Hungarian GP…from an engine point of view

Internal combustion engine2
Fuel consumption3
Energy recovery5

Hungaroring overview:

Rémi Taffin, Renault Sport F1 head of track operations:
The Hungarian Grand Prix stands in total contrast to the previous Grands Prix. It is a very slow track, with one lap taken at just 55% full throttle as opposed to the 65 – 70% of the last four races. The average speed is expected to be a touch over 180kph, with each corner taken from second to fourth gear. It’s therefore not particularly power sensitive and the ICE will have a relatively easy time at this race. For these reasons we concentrate on delivering the most driveable Power Unit rather than looking at top end speed. In the V8 era it was standard practice to use a unit on its third race and the same principle will be applied this year as we will use V6 ICEs on one of the last races of their lives, if possible.

The turbo, MGU-H and MGU-K will be highly solicited, however, as driveability is crucial to minimising lap time due to the high volume of slow speed turns. The heavy braking zones will provide the K with the opportunity to recover energy. Sector two, the twistiest part of the track, is the main chance to do so since the cars negotiate mainly third gear corners, with a top speed of no more than 245kph at any one time. The small bursts of power between the corners will likewise give the H the chance to recover the heat energy from the exhaust. These intense periods will however be extremely unforgiving on the internals and we may well use a part in the earlier stage of its life to give improved performance and reliability.

Of all the races in the first part of the season, this is the one where the turbo will be the most obvious. The driver is constantly on and off the power and having a turbo that can kick in instantly with accurate power will greatly reduce lap time by improving driveability.

All round, the Hungaroring may be a slow track but it’s definitely not an easy place to finish the first part of the year!

News from Total
How can you use an F1 lubricant in a Clio? You would have to regularly drain the engine! An F1 lubricant is in fact too elite for regular usage as it is designed to protect an engine for just 3,000km. Some detergents used to clean parts or dispersants designed to keep foreign bodies in suspension are absent or much too low grade in an F1 lubricant to ensure proper protection of the engine in the traditional interval between oil changes on a standard vehicle. In addition, F1 cars are always run in very hot temperatures, while the Clio must start in all weather. The lubricant therefore needs special ‘cold’ properties that an F1 version does not need. The overall objective is however the same between the two universes. They share similar viscosity grades, whether 0W30 or 5W20, with comparable values under high shear at 150°C.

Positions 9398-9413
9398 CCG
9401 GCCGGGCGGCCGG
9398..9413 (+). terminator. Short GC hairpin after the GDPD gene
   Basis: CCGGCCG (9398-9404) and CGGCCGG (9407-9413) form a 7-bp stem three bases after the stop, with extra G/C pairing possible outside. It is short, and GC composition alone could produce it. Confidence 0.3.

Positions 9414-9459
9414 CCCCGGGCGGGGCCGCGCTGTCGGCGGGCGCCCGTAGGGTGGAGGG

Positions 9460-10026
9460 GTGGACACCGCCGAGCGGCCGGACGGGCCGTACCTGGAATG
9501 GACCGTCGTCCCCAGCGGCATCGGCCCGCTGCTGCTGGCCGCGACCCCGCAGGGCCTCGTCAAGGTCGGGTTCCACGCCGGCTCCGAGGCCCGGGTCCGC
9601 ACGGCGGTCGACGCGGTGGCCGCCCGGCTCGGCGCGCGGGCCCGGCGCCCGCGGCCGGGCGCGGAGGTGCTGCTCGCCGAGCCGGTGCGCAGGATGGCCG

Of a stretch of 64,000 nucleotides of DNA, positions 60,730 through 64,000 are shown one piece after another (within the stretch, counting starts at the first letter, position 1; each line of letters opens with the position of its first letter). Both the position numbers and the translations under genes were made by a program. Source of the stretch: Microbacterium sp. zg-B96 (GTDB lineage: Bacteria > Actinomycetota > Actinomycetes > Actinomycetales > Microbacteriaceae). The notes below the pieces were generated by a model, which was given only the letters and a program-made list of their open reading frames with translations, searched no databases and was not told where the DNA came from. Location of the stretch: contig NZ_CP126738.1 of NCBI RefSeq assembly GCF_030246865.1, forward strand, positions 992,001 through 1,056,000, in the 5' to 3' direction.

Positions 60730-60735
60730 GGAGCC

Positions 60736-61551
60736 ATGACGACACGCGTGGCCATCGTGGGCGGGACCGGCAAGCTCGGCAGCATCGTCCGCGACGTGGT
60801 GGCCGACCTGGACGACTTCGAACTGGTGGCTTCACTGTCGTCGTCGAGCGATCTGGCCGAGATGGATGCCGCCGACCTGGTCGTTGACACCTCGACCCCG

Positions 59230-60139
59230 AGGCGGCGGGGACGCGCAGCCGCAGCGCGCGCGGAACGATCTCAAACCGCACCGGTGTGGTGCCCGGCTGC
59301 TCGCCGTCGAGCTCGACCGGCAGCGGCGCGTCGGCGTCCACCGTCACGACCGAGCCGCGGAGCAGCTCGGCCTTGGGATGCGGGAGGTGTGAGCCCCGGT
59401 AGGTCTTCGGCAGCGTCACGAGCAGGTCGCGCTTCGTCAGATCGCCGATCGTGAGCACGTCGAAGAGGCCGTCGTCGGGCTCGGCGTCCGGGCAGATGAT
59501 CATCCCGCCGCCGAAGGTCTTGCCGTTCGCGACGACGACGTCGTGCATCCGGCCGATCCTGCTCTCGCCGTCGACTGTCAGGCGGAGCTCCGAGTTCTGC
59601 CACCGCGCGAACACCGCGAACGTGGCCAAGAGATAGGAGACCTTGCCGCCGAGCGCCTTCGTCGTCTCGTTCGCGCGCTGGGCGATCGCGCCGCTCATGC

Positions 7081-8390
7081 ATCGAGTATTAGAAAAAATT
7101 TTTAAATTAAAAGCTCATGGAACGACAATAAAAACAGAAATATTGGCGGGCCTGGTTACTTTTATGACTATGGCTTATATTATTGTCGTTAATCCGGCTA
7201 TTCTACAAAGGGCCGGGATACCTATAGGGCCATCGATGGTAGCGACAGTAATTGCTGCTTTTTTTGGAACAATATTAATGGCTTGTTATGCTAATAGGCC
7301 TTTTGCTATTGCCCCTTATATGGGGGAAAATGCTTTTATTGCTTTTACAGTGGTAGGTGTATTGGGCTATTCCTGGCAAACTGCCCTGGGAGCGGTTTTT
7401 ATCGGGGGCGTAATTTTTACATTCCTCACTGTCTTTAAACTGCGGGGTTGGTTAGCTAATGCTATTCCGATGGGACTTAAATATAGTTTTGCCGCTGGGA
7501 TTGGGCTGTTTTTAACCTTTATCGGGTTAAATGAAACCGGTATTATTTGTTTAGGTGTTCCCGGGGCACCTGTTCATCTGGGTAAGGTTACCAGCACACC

Renault Energy F1-2014 Fast Facts:

  • The main energy recovery points for the MGU-K will be the first corner, where the cars will brake from almost 300kph to under 100kph, and almost the entirety of sector two. Turns six and seven in particular (the chicane) feature another heavy braking zone that gives further opportunity.
  • With few long straights, the MGU-H must recover energy on the short bursts of power between corners. Other than the pit straight, the 790m straight from turns three to four is the only genuine straight; the other bursts are less than a couple of seconds.
  • Ambient temperatures are expected to be hot this weekend, with the mercury well over the 30°C mark. The German Grand Prix was good preparation in this respect as advanced cooling and heat dissipation strategies were trialled to prevent overheating.
  • While the track is not particularly hard on the ICE, it is tough on the ERS and its constituent parts. Power Units may therefore be a ‘mix and match’ of parts, with components of different ages or life cycles used. Having this flexibility allows greater optimisation at Hungary, while freeing up parts for later in the year when they may be used to better effect.
  • Renault engines have won at the Hungaroring seven times, all in the normally aspirated era. The V10 claimed victory five times between 1990 and 1997 with the V8 powering Fernando Alonso and Mark Webber to wins in 2003 and 2010 respectively.
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